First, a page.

Liked by 1 person

  4. Life...One Big Adventure says:

    Great to see there are things you will miss about London too. We had a year in London a few year’s back and I found it a very lonely experience. Poms are not the most open and friendliest people in the World, especially if you are only there for the short term. But we DID love the all the history and all the things to do and, as you say, Europe is only a quick plane or train ride away. Luxury! Enjoy your remaining time and wishing you more adventures! Mel


  5. Rebecca says:

    Couldn’t agree more with your view on London and yet I’ve come to realise I miss it so much. Loved this read as I’m travelling the world and looking back at the good and bad I left behind for a while. Good luck with your next journey!

    Liked by 1 person

  6. harrietb978723927 says:

    London is a weird city in that each part or suburb has its own special aspect to
    It. I’ve lived here 35 years and still feel like a tourist when I go out in the centre. Sounds like it has been a chapter In your life so far but who knows how the story ends. No one, yet.

    Liked by 1 person

  7. alwayswanderlusting says:

    i totally get what you mean with some of your dislikes – the slow walkers especially haha. coming from nyc, the tourists were the worst where they block all the sidewalks and corners so that i can’t pass through…got really good at weaving in and out through crowds! i think london is an interesting city…it’s not quite as urban as i would like and sometimes i feel like it’s a bit stuck in the past. but it’s still fun to explore and has tons of cool things to do so i can’t wait to go back some day!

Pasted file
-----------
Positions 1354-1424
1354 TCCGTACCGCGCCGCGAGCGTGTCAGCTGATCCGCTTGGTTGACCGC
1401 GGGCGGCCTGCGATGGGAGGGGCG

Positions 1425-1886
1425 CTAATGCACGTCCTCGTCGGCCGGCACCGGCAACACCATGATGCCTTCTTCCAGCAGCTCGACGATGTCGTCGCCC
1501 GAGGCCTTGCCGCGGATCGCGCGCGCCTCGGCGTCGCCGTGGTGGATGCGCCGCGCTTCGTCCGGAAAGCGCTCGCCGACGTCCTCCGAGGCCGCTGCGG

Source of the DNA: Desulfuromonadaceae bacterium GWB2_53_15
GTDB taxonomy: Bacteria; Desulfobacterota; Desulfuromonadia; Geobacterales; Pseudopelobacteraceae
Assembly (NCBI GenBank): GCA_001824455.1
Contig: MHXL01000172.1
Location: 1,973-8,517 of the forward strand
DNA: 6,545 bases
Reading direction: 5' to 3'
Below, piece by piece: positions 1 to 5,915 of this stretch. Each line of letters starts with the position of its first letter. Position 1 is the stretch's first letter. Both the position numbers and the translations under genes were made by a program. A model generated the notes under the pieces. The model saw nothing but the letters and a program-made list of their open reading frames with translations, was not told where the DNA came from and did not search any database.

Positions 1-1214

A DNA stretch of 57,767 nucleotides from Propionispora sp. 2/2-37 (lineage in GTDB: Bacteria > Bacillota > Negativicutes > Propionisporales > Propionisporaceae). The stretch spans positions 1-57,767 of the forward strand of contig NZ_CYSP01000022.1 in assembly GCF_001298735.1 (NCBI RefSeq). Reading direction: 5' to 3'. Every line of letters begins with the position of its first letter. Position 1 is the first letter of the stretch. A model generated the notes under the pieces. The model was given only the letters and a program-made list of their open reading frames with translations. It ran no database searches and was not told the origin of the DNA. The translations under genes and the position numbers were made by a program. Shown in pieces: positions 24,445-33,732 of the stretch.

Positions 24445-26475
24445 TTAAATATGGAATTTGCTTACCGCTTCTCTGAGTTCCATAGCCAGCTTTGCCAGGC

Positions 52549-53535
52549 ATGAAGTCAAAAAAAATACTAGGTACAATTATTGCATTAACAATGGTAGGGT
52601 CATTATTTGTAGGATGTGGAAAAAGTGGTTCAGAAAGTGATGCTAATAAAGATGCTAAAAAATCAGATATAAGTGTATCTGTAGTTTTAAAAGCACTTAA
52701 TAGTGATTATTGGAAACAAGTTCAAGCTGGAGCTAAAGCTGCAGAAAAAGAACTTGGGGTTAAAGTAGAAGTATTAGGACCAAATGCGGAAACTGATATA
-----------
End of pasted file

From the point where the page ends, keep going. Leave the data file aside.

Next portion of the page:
Liked by 1 person

  8. lvr70 says:

    Native Londoner, who lived in San Francisco for a few years.
    Coming back to London….OMG…. the high level of cigarette smoking. Yuck!
    Didn’t they get the memo’s from the 1960s about cancer?

    Love the bustle and energy.

    Liked by 1 person

  9. adventuresingourmet says:

    I’m going to London for the first time (finally) in September – can’t wait! Enjoyed reading this. I can definitely relate it to when I lived in NYC for 4 years.


    Liked by 1 person

  10. absolutelysassbulous says:

    Being a born and bred Londoner myself, reading this list is so interesting and refreshing, these are all the little things that I have just become used to. Your point about mingling is so true! And not just within the dating scene but in general – very rare to find people striking up conversation with a stranger in a social setting. What would you say is the biggest difference between living in London and back home in Canada? Glad you had a lovely time, hope we can welcome you back in the future!